Security issues pose concerns at South: How vulnerable is South to security threats?

By Alex Gershanov
Published: May 2010

When history teacher Jamie Rinaldi walked into South at 6:30 am on April 16, he did not expect to see anything out of the ordinary. As he prepared coffee in his office, however, he was confronted by a gentleman who claimed to be searching for his sister.

“He was asking questions that didn’t make a lot of sense, Rinaldi said.

The man then announced that he was trying to make contact with the outside world, at which point Rinaldi took him to the main office to speak with the custodians.

When they asked him what business he had at South, the man got scared and fled. Rinaldi and the custodians called the police but were unable to identify the unknown person.

The incident with this seemingly deranged man brings to light the issue of South security, particularly the freedom of entry South offers to the community. With at least seven exterior doors unlocked during the day, intruders can walk in, often unnoticed, and pose a danger to students and faculty.

Principal Joel Stembridge describes freedom versus security as a delicate balance at South.

“The more freedom, the less secure the building; conversely, a more secure building would result in fewer freedoms, he said. “It is difficult to know where the line should be drawn.

Incidents such as Rinaldi’s are not commonplace, but they are not remarkably rare, either. Head Custodian Ernie Peltier recounted at least one occurrence this year when an unknown man entered the building but left after persuasion. While this particular incident was resolved harmlessly, its occurrence draws attention to the fact that a far more dangerous confrontation may have occurred.

To reduce these risks, South visitors are supposed to check in at the front office, but according to Secretary Bette Lupo, they often do not. The question remains: how vulnerable is South to outside threats and how would administrators recognize these threats if they were to enter school grounds?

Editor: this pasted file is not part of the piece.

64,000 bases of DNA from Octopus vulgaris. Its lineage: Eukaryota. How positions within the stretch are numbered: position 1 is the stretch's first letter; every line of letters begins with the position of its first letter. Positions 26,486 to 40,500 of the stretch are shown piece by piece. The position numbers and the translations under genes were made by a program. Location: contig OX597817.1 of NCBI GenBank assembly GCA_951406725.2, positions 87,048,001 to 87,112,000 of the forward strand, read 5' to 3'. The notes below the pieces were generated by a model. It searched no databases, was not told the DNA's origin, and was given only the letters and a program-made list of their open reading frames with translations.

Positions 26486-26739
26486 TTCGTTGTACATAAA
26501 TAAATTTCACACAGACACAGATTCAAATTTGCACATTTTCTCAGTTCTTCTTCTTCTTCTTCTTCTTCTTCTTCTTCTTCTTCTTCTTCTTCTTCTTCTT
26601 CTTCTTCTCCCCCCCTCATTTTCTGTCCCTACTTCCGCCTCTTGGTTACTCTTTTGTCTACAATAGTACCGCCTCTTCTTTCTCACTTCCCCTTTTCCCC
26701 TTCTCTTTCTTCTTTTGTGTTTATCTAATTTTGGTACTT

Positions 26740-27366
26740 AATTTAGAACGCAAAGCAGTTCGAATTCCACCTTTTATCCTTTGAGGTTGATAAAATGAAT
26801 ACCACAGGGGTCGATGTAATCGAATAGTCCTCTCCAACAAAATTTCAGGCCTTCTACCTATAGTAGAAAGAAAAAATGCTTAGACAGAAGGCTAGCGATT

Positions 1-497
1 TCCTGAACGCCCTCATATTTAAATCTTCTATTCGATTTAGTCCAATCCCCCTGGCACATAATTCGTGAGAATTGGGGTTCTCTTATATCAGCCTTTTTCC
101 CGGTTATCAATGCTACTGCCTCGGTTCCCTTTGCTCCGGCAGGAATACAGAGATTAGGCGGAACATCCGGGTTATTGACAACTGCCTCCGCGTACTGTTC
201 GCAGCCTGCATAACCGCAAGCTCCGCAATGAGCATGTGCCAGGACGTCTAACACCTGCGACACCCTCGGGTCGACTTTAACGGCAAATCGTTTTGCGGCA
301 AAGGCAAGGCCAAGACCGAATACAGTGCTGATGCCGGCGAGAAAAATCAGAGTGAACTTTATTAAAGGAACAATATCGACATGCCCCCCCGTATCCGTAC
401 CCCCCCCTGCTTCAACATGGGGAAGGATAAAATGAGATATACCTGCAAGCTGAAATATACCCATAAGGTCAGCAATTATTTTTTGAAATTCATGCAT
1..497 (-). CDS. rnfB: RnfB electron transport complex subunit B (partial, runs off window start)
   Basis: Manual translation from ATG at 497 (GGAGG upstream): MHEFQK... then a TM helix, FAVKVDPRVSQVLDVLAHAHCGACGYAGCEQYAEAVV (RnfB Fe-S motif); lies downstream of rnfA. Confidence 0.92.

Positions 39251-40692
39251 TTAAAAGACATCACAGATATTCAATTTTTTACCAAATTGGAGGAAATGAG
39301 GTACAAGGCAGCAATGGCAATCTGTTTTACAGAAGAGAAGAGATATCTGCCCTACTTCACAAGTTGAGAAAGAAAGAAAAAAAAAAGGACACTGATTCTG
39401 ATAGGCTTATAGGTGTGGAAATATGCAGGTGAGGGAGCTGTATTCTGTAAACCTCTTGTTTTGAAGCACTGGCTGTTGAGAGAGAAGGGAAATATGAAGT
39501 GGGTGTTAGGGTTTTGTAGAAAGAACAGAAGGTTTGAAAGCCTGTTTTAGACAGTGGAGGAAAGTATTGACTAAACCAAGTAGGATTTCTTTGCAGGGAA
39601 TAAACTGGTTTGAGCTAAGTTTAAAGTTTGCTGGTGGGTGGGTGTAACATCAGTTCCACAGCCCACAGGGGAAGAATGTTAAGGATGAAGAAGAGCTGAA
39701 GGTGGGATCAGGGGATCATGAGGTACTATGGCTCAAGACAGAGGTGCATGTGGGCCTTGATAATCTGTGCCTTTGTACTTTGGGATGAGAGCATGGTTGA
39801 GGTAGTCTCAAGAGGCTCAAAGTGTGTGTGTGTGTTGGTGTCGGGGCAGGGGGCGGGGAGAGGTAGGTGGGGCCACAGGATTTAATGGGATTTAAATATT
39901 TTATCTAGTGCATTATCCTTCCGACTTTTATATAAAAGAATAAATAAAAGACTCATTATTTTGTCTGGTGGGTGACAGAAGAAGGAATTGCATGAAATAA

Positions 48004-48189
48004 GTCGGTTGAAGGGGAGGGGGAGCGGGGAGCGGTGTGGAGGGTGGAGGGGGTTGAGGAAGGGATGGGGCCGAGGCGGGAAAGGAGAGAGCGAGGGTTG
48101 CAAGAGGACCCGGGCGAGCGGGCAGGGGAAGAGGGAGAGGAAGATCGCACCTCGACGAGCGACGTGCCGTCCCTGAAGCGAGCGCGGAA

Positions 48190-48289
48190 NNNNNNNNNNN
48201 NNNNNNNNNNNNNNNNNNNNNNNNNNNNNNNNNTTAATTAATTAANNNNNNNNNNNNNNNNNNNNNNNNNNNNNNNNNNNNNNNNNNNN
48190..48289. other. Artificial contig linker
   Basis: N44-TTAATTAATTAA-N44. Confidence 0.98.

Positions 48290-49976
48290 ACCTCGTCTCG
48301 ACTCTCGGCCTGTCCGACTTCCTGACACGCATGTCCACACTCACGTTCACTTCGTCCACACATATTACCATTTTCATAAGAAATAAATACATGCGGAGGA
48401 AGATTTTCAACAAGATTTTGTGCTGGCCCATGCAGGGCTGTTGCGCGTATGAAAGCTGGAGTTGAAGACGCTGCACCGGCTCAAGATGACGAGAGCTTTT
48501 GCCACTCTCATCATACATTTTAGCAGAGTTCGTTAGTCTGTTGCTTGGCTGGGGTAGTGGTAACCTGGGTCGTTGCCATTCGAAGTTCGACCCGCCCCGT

Assistant Principal Mary Scott told of several instances of missing items from classrooms and of a young man who entered South without checking in. Scott insists, however, that even though she often stays at South late into the night, she feels safe doing so.

She referenced several recent security improvements, including the installation of security lights outside of South that illuminate the parking lot and make it safer in the dark. According to Peltier, the lights were installed over a year ago in response to the death of a woman who collapsed from a heart attack outside of South.

“[Another] thing we’ve improved is [communication], she said. “The main office and Housemasters have walkie-talkies and can call each other and custodians.

Stembridge agrees that like any security system, South’s is not foolproof. He maintains, though, that increased security would inevitably encroach on student freedoms, which is an unfavorable side effect.

“At some point the loss of freedoms has a negative impact on the atmosphere and community necessary for an optimal learning environment, he said.

Stembridge believes that with so many entrances and exits, South’s building design is not conducive to a single-entry system for visitors. And unlike most of the state’s schools, in which there is a policy of closed campus, South’s open campus makes it difficult to identify who is supposed to be in the building and who is not.